Presentation on theme: "Presentation on BSA/AML/Fact Act Systems For the Anti-Money Laundering Association Orlando, Florida September 17, 2008 Presented by Wayne Barnett President."— Presentation transcript:
Presentation on BSA/AML/Fact Act Systems For the Anti-Money Laundering Association Orlando, Florida September 17, 2008 Presented by Wayne Barnett President and Chief Systems Architect Wayne Barnett Software A Texas Corporation
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Cash Transaction Monitor: First year cost: $6,250 for banks & credit unions with up to $60MM in assets, $12,500 for banks & credit unions with more than $60MM in assets. Annual renewal cost: $1,250 for small institutions. $2,500 for large ones.
Suspicious Activity Monitor: First year cost: $6,250 for banks & credit unions with up to $60MM in assets, $9,000 for banks & credit unions with more than $60MM in assets. Annual renewal cost: $1,250 for small institutions. $1,800 for large ones.
Wire Transaction Monitor: First year cost: $6,250 for banks & credit unions with up to $60MM in assets, $7,500 for banks & credit unions with more than $60MM in assets. Annual renewal cost: $1,250 for small institutions. $1,500 for large ones.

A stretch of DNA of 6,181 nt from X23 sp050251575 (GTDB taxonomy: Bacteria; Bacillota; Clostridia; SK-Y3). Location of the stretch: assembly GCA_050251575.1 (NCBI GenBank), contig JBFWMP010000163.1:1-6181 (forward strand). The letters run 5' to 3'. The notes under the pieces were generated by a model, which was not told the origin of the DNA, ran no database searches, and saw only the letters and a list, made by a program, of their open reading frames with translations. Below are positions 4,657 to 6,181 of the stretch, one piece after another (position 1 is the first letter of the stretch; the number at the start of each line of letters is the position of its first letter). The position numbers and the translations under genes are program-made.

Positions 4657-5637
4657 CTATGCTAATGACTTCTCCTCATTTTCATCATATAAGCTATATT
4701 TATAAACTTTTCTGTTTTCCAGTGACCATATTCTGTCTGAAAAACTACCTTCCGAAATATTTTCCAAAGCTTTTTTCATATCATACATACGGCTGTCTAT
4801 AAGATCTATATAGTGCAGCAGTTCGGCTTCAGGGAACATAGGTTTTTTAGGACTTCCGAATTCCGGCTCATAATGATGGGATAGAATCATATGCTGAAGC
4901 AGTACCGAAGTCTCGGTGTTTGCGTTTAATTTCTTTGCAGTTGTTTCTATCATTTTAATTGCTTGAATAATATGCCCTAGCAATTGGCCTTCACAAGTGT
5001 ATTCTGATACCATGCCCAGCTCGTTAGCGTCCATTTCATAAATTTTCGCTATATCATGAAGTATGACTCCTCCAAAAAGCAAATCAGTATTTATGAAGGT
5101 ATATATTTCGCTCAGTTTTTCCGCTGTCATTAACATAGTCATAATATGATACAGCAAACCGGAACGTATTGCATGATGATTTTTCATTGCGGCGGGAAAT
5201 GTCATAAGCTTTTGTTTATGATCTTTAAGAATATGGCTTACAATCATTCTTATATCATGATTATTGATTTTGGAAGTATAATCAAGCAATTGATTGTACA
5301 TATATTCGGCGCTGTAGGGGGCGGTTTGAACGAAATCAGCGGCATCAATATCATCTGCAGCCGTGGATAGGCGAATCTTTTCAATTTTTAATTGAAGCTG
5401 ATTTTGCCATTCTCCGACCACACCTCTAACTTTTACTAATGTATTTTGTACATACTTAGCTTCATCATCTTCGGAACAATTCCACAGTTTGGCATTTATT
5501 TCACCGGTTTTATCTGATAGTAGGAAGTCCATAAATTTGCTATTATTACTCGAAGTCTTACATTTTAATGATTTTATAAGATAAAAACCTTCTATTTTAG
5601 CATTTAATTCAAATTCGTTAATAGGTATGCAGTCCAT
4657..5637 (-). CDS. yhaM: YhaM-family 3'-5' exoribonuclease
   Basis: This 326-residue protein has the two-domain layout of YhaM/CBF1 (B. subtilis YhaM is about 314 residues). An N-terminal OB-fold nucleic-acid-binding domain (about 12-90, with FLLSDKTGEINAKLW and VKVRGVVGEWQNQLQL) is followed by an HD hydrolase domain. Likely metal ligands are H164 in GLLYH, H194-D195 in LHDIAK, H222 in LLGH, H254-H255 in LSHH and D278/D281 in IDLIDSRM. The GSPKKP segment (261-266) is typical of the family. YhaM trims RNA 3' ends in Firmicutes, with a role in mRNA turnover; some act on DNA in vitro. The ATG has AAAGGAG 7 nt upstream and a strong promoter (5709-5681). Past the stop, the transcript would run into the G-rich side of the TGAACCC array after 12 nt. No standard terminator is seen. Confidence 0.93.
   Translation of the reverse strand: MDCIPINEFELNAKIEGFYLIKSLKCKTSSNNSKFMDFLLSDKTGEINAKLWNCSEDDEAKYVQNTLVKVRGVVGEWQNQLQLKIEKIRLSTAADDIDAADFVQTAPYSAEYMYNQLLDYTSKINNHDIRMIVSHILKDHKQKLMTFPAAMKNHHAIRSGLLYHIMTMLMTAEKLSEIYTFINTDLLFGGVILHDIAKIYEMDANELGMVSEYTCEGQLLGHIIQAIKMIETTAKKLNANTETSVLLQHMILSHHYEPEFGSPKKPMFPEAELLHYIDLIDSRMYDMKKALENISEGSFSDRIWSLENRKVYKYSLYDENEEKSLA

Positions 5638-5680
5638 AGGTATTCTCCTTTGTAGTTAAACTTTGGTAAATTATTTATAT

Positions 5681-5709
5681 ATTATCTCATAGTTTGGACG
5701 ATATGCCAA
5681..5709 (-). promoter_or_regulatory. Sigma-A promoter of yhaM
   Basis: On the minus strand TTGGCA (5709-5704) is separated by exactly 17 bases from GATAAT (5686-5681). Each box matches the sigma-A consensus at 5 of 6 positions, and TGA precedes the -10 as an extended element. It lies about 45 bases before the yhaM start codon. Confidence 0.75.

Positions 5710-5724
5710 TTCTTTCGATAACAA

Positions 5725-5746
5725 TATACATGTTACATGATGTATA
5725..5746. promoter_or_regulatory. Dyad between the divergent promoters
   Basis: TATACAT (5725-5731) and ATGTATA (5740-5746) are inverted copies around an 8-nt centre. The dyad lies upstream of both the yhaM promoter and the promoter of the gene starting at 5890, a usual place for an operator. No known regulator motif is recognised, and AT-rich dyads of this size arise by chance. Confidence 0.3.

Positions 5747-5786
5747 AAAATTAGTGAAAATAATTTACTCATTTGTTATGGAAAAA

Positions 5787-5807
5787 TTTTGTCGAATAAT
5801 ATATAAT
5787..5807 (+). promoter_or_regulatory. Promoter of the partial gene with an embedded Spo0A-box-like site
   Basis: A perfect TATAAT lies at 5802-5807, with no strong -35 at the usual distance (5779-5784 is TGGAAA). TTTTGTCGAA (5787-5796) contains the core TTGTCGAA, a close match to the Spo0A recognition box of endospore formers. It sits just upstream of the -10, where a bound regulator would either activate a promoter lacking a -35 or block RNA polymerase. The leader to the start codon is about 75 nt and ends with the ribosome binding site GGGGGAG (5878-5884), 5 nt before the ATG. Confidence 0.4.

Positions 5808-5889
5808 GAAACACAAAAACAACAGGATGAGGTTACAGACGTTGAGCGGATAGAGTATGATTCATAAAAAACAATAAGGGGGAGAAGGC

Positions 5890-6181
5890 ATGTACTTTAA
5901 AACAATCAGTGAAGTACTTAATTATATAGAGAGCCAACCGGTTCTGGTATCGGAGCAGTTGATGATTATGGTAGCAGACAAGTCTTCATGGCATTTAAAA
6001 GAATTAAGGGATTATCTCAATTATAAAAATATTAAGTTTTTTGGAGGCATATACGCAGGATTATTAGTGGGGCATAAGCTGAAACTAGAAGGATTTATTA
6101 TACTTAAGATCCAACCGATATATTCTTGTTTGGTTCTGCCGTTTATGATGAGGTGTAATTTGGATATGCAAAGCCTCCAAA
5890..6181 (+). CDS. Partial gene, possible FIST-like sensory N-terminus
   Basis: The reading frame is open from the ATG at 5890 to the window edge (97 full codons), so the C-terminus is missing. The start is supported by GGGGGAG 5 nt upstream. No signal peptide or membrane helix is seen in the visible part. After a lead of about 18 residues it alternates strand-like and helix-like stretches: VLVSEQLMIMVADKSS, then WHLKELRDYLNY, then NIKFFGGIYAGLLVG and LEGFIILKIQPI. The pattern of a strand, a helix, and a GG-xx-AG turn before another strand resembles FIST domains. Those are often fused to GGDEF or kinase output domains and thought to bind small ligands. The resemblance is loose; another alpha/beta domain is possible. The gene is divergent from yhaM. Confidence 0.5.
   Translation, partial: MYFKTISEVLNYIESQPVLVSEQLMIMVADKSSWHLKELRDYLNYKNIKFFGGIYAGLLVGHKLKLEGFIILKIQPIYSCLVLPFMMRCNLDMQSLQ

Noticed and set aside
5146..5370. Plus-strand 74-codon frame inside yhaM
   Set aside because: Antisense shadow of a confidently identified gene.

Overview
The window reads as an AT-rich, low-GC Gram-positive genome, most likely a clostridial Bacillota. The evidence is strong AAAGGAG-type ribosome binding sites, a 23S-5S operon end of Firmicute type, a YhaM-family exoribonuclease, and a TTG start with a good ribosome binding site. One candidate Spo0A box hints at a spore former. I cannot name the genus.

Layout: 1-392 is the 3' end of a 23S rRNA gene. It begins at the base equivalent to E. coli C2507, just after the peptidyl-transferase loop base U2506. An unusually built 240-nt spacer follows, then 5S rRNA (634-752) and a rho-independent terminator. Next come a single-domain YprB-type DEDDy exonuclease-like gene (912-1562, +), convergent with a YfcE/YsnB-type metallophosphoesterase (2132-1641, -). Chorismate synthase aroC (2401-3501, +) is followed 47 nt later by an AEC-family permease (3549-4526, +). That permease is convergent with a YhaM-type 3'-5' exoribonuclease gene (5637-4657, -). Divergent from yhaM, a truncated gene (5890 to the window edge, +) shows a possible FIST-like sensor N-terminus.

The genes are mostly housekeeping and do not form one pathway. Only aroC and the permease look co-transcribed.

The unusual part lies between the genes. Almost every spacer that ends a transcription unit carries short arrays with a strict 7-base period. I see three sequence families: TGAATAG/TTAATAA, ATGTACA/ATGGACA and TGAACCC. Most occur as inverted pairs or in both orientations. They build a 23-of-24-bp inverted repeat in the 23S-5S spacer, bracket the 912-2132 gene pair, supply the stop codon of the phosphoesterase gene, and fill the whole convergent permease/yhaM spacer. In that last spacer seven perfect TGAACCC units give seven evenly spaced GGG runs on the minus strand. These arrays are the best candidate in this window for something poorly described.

Cash Transaction Monitor I.Most banks and credit unions have three issues when it comes to monitoring cash transactions and reporting suspicious activity: i.They don’t aggregate small amounts. For example, $1,000 in cash deposited daily aggregates to $22,000 a month or $250,000 a year. ii.They don’t aggregate related party accounts. For example, if a husband, wife and wife’s mother each deposit $4,000 in cash on a day—and if the wife is a signor on all three accounts, a CTR must be filed. iii.They don’t track large transit-items cashed by their customers.
Cash Transaction Monitor II.When it comes to risk-rating your customers, there are three common examination findings: i.Risk ratings are not assigned quantitatively. ii.Risk ratings criteria are not consistently used. iii.Risk ratings are not revised when transaction activity changes